How I Learned to Make Moroccan Food - MarocMama Skip to Content

How I Learned to Make Moroccan Food

How I Learned to Make Moroccan Food

One of the most emailed and asked questions I get is how did I learn to make Moroccan food.  It’s a great question because I’m not Moroccan, not even one tiny bit. There’s only one reason I learned how to cook this kind of food – because before him I didn’t cook, at all.  Funny as it is I learned to make Moroccan food before I learned how to make the dishes of my own heritage.

MarocBaba

MarocBaba moved here in 2006.  We were super young and didn’t have much. It was clear after a few weeks, ok it was more like a few days that he was homesick and there was no way he was touching a frozen pizza.  No way.  I didn’t know what to do, honestly I was so out of my comfort zone.  One of his sisters had taught us how to make Moroccan lentils and that was the extent of our Moroccan food repetoire. That dish also got us through some lean times , so it’s a good thing we all like it!  Then I moved into the world of cookbooks.  These’s one book that got me started.

Paula, who I consider to be my English speaking mother in law, taught me so much in her book Couscous and other Good Food from Morocco.  I devoured that book.  I learned the techniques, I learned the names, the tools and the ingredients.  To me she was what Julia Child was for a lot of American housewives.  She taught me how to build and re-create a Moroccan kitchen.  If we’re ever fortunate enough to meet her, I know both my husband and I will be bubbling with appreciation. Her new book, The Food of Morocco, is even more impressive and has buckets of images which would have made my experience with Couscous and other Good Food even richer.

lalakhad

Now that I’ve moved past the basics, it’s my mother-in-law that helps me the most.  That picture of MarocBaba on top is typical of how we might have a conversation to talk through a recipe.  I want to know how to make a specific dish or type of dish, we call mom, he translates through the recipe to get the basics.  There’s no measurements and sometimes the ingredients don’t match up with what we have available here so I have to improvise.  When we’re in Morocco I do my best to be at her side when they are making something I don’t know how to make.  I try to help, though I think our styles are a bit different.  This last visit, they even let me cook solo in the kitchen! My hope is to have a conversation with her one day so we can cut out the middle man and get right down to the food!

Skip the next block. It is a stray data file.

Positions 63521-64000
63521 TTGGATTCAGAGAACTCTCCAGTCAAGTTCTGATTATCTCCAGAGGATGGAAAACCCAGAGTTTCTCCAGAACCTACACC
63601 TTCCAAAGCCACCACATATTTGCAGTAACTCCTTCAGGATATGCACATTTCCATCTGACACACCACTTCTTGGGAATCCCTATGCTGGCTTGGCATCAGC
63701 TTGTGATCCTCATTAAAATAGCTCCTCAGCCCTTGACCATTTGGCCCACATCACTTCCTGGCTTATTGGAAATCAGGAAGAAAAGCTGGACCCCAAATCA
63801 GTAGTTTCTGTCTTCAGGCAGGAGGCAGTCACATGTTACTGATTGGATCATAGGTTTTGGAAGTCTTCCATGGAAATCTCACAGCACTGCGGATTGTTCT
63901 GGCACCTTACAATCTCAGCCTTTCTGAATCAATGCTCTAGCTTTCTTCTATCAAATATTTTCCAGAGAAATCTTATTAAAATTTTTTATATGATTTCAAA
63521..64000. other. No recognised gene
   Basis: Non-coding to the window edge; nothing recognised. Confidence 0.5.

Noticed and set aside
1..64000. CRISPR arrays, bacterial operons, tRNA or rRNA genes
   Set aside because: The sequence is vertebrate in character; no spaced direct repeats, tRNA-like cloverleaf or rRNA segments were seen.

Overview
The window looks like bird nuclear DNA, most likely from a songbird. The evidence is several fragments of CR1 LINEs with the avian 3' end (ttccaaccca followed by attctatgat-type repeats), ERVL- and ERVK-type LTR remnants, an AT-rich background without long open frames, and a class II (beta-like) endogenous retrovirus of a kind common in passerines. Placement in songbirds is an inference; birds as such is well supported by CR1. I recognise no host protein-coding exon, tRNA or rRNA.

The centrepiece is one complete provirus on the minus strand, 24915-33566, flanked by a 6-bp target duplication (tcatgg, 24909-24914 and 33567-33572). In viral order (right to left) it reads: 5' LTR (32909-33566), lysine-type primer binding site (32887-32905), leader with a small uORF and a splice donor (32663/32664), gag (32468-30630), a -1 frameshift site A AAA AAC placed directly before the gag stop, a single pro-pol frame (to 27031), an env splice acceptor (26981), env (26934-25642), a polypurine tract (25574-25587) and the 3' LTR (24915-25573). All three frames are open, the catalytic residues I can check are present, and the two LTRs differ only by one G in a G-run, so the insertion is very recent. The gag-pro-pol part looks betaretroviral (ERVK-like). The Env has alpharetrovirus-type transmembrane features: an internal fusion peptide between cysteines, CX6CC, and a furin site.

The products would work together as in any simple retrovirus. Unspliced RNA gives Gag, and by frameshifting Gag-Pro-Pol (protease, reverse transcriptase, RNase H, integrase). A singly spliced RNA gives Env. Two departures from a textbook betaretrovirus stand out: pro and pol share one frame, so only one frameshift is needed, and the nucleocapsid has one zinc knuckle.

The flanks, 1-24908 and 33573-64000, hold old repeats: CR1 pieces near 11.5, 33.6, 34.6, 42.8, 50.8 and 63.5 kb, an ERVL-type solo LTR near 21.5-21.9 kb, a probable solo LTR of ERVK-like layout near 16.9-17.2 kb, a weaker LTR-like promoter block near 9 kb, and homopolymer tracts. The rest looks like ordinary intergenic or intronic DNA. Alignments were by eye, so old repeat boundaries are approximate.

So that’s it!  That’s how I learned to make Moroccan food.  Well that and A LOT of practice!

My index of Moroccan recipes continues to grow – the the most up to date Moroccan recipe index here!

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{Guest Post} Dar Zitoun, Azemmour

Friday 21st of February 2014

[…] – I was wrong – it really was Kitty Morse writing to me! I’ve written about my Paula Wolfert cookbooks, and I know I’ve mentioned Kitty a time or two but let’s recap. Kitty was born in […]

salima

Friday 19th of April 2013

as a demi-Moroccan american kid, i HATED Moroccan food growing up. All i wanted were normal "american" foods like macaroni and hot dogs and french fries. it was only when i was in college that i wanted to learn to cook Moroccan food and now that I've adopted a clean diet its the only thing I love to eat now aside from sushi.

Amanda Mouttaki

Saturday 20th of April 2013

That's so interesting! I haven't seen my kids pushing back yet but I do try to balance American food with Moroccan food especially when it comes to lunchbox food!

Autumn

Tuesday 9th of April 2013

You are so lucky, Moroccan food is quite popular now and there are so many resources to learn from! My hubby is Egyptian and I struggle finding recipes that taste the way he knows.

I'm really looking forward to spending some time in Egypt this summer, so I can stay glued to his Mom's side and figure out what her magic is. Like your MIL, she doesn't use measurements either so that will be interesting. haha!

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